Copper Modulation of NMDA Responses in Mouse and Rat Cultured Hippocampal Neurons

Authors

  • Viktorie Vlachová,

    1. Institute of Physiology, Academy of Sciences of the Czech Republic, Videňská 1083, 142 20 Prague 4, Czech Republic
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  • Hana Zemková,

    1. Institute of Physiology, Academy of Sciences of the Czech Republic, Videňská 1083, 142 20 Prague 4, Czech Republic
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  • Ladislav Vyklický Jr

    Corresponding author
    1. Institute of Physiology, Academy of Sciences of the Czech Republic, Videňská 1083, 142 20 Prague 4, Czech Republic
    2. Laboratory of Cellular and Molecular Neurophysiology, Building 49, Room 5A78, NICHD, National Institutes of Health, Maryland 20892, USA
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Ladislav Vyklický, Jr, Institute of Physiology AS CR, Videňská 1083, 142 20 Prague 4, Czech Republic

Abstract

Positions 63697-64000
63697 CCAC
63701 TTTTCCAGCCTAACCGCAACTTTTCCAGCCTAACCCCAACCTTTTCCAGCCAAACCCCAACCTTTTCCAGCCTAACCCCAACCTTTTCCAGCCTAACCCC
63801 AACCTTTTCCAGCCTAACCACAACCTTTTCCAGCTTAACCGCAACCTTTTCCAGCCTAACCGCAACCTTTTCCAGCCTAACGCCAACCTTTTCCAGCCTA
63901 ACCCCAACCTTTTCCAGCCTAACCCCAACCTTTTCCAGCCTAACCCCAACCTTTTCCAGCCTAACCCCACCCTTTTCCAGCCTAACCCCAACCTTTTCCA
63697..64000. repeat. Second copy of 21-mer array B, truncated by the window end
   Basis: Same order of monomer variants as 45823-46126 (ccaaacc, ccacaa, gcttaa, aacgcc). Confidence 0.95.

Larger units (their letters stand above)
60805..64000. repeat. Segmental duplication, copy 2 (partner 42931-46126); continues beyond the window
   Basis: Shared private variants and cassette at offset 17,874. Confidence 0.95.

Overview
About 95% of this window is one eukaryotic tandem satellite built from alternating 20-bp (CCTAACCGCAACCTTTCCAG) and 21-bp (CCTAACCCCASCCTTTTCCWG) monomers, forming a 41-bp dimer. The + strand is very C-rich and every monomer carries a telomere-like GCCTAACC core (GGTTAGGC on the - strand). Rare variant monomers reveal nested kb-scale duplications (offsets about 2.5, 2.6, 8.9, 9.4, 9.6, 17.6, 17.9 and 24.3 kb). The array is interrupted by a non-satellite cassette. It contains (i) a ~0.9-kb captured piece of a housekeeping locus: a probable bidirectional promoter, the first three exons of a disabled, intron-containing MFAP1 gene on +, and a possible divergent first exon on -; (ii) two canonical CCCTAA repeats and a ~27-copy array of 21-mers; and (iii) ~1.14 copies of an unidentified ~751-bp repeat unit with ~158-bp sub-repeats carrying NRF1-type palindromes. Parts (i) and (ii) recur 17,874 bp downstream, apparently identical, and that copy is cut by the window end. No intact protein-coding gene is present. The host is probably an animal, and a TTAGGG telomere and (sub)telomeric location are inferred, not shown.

The effect of Cu2+ on NMDA receptors was studied in cultured mouse and rat hippocampal neurons using whole-cell patch-clamp and a fast perfusion system. Analysis of the Cu2+ concentration-response curve for inhibition of NMDA-induced currents suggests that free Cu2+ directly inhibits NMDA receptors with an IC50 of 0.27 μM. Cu2+ was ineffective in blocking NMDA receptor activity when complexed with NMDA or glycine; NMDA-Cu2+ and glycine-Cu2+ complexes acted as agonists of similar potency to the free amino acids. The inhibition by Cu2+ (10–100 μM) of responses to 10 μM NMDA was essentially voltage-independent. The onset of inhibition by 100 μM Cu2+ of responses to 2 FM glutamate acting at NMDA receptors was significantly faster than NMDA receptor deactivation evoked by a sudden decrease in the concentration of glycine or glutamate, or of both agonists. This suggests that CU2+ acts as a non-competitive antagonist, and does not directly interfere with the binding of glutamate or glycine to their recognition sites on the NMDA receptor complex. In the absence of NMDA the apparent association rate constant for binding of Cu2+ to NMDA receptors, calculated from the rate of onset of block by Cu2+ of test responses to NMDA, was 19 times slower than in the presence of 30 μM NMDA, suggesting that Cuz+ interacts preferentially with agonist-bound receptors. Our results show that Cu2+ is a potent inhibitor of NMDA receptor-mediated responses.

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